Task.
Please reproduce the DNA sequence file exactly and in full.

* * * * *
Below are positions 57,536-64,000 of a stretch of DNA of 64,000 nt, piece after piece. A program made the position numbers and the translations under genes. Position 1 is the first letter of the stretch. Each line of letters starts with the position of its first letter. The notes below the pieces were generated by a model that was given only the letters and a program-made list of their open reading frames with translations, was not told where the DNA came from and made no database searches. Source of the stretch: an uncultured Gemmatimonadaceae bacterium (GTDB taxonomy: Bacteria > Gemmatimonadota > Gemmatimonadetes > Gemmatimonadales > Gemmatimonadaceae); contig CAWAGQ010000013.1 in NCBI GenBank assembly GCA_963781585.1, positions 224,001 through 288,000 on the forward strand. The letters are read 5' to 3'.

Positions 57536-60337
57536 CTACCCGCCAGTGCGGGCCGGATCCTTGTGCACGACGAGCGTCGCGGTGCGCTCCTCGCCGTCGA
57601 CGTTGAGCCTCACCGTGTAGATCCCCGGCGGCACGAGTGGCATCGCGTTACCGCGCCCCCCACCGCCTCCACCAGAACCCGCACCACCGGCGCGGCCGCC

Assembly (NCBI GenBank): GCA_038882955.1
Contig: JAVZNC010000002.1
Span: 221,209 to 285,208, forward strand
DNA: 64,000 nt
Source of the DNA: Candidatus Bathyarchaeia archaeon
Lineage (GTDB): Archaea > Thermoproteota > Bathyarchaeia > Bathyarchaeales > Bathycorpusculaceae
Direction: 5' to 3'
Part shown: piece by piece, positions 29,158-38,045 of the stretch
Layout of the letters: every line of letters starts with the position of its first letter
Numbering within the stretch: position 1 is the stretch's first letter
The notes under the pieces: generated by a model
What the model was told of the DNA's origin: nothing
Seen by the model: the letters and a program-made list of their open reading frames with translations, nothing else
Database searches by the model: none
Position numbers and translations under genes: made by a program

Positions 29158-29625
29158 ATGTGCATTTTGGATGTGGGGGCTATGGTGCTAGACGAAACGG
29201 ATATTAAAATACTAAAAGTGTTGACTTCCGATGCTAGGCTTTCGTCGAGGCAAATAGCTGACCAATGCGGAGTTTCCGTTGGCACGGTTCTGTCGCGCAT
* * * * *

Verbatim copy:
Below are positions 57,536-64,000 of a stretch of DNA of 64,000 nt, piece after piece. A program made the position numbers and the translations under genes. Position 1 is the first letter of the stretch. Each line of letters starts with the position of its first letter. The notes below the pieces were generated by a model that was given only the letters and a program-made list of their open reading frames with translations, was not told where the DNA came from and made no database searches. Source of the stretch: an uncultured Gemmatimonadaceae bacterium (GTDB taxonomy: Bacteria > Gemmatimonadota > Gemmatimonadetes > Gemmatimonadales > Gemmatimonadaceae); contig CAWAGQ010000013.1 in NCBI GenBank assembly GCA_963781585.1, positions 224,001 through 288,000 on the forward strand. The letters are read 5' to 3'.

Positions 57536-60337
57536 CTACCCGCCAGTGCGGGCCGGATCCTTGTGCACGACGAGCGTCGCGGTGCGCTCCTCGCCGTCGA
57601 CGTTGAGCCTCACCGTGTAGATCCCCGGCGGCACGAGTGGCATCGCGTTACCGCGCCCCCCACCGCCTCCACCAGAACCCGCACCACCGGCGCGGCCGCC

Assembly (NCBI GenBank): GCA_038882955.1
Contig: JAVZNC010000002.1
Span: 221,209 to 285,208, forward strand
DNA: 64,000 nt
Source of the DNA: Candidatus Bathyarchaeia archaeon
Lineage (GTDB): Archaea > Thermoproteota > Bathyarchaeia > Bathyarchaeales > Bathycorpusculaceae
Direction: 5' to 3'
Part shown: piece by piece, positions 29,158-38,045 of the stretch
Layout of the letters: every line of letters starts with the position of its first letter
Numbering within the stretch: position 1 is the stretch's first letter
The notes under the pieces: generated by a model
What the model was told of the DNA's origin: nothing
Seen by the model: the letters and a program-made list of their open reading frames with translations, nothing else
Database searches by the model: none
Position numbers and translations under genes: made by a program

Positions 29158-29625
29158 ATGTGCATTTTGGATGTGGGGGCTATGGTGCTAGACGAAACGG
29201 ATATTAAAATACTAAAAGTGTTGACTTCCGATGCTAGGCTTTCGTCGAGGCAAATAGCTGACCAATGCGGAGTTTCCGTTGGCACGGTTCTGTCGCGCAT